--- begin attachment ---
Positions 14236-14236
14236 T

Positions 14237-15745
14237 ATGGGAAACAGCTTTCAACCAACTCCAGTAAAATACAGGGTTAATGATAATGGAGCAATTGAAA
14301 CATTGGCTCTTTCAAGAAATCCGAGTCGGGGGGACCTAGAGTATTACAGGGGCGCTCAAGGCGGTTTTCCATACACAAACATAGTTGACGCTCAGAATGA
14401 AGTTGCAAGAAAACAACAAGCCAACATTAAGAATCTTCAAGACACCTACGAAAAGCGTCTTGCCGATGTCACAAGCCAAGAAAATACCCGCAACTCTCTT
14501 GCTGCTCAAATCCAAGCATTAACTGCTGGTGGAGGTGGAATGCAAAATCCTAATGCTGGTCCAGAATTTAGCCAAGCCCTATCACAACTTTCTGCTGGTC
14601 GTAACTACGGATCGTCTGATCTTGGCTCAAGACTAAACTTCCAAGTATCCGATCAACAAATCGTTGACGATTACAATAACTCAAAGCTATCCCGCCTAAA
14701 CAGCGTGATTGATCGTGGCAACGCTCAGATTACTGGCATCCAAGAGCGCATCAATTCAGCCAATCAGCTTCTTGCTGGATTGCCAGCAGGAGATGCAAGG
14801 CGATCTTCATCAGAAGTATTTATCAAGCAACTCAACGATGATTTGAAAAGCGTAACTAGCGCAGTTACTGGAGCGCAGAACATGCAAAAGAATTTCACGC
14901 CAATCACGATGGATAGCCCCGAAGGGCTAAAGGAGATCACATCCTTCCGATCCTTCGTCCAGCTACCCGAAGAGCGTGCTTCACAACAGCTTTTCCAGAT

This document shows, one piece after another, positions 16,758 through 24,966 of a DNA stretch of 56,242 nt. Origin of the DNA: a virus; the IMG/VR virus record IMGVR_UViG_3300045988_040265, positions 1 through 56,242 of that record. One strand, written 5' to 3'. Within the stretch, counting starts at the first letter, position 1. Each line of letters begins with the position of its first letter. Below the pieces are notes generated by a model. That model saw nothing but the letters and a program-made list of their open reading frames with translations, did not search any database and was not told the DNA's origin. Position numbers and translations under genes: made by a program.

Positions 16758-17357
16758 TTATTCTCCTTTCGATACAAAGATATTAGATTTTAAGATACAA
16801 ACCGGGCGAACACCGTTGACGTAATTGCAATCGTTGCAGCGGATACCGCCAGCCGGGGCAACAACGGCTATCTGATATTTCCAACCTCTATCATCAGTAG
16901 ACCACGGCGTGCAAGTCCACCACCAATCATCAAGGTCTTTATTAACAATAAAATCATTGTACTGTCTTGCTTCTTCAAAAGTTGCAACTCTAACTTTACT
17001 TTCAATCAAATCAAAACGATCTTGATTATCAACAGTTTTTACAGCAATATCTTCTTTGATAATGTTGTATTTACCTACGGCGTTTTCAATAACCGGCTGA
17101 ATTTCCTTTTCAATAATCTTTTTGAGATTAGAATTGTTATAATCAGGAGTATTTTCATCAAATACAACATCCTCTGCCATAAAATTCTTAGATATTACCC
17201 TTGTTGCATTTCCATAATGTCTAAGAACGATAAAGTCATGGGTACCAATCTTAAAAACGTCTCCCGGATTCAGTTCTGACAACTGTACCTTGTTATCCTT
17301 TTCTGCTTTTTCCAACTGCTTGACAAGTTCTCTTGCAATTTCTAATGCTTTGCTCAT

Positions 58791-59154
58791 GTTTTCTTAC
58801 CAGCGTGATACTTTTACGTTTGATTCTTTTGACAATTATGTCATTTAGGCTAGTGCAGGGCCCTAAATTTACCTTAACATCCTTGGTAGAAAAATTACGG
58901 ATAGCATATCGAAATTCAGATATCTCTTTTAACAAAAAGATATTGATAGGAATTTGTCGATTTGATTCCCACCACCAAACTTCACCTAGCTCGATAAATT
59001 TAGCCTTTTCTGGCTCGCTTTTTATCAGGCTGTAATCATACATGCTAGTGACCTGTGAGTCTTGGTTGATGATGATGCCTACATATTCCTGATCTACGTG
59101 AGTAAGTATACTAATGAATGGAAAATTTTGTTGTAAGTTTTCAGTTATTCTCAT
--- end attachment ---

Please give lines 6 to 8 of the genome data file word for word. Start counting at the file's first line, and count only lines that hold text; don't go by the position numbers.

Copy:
14401 AGTTGCAAGAAAACAACAAGCCAACATTAAGAATCTTCAAGACACCTACGAAAAGCGTCTTGCCGATGTCACAAGCCAAGAAAATACCCGCAACTCTCTT
14501 GCTGCTCAAATCCAAGCATTAACTGCTGGTGGAGGTGGAATGCAAAATCCTAATGCTGGTCCAGAATTTAGCCAAGCCCTATCACAACTTTCTGCTGGTC
14601 GTAACTACGGATCGTCTGATCTTGGCTCAAGACTAAACTTCCAAGTATCCGATCAACAAATCGTTGACGATTACAATAACTCAAAGCTATCCCGCCTAAA